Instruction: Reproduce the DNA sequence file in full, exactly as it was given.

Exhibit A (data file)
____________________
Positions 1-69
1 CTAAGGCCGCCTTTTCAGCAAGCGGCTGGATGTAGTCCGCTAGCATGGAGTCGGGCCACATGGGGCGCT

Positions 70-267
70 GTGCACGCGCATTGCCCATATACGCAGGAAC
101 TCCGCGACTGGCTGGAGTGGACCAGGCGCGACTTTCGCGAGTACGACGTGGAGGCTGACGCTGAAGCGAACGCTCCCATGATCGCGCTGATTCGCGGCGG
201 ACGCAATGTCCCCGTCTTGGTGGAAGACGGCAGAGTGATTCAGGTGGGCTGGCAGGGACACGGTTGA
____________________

Positions 1-69
1 CTAAGGCCGCCTTTTCAGCAAGCGGCTGGATGTAGTCCGCTAGCATGGAGTCGGGCCACATGGGGCGCT

Positions 70-267
70 GTGCACGCGCATTGCCCATATACGCAGGAAC
101 TCCGCGACTGGCTGGAGTGGACCAGGCGCGACTTTCGCGAGTACGACGTGGAGGCTGACGCTGAAGCGAACGCTCCCATGATCGCGCTGATTCGCGGCGG
201 ACGCAATGTCCCCGTCTTGGTGGAAGACGGCAGAGTGATTCAGGTGGGCTGGCAGGGACACGGTTGA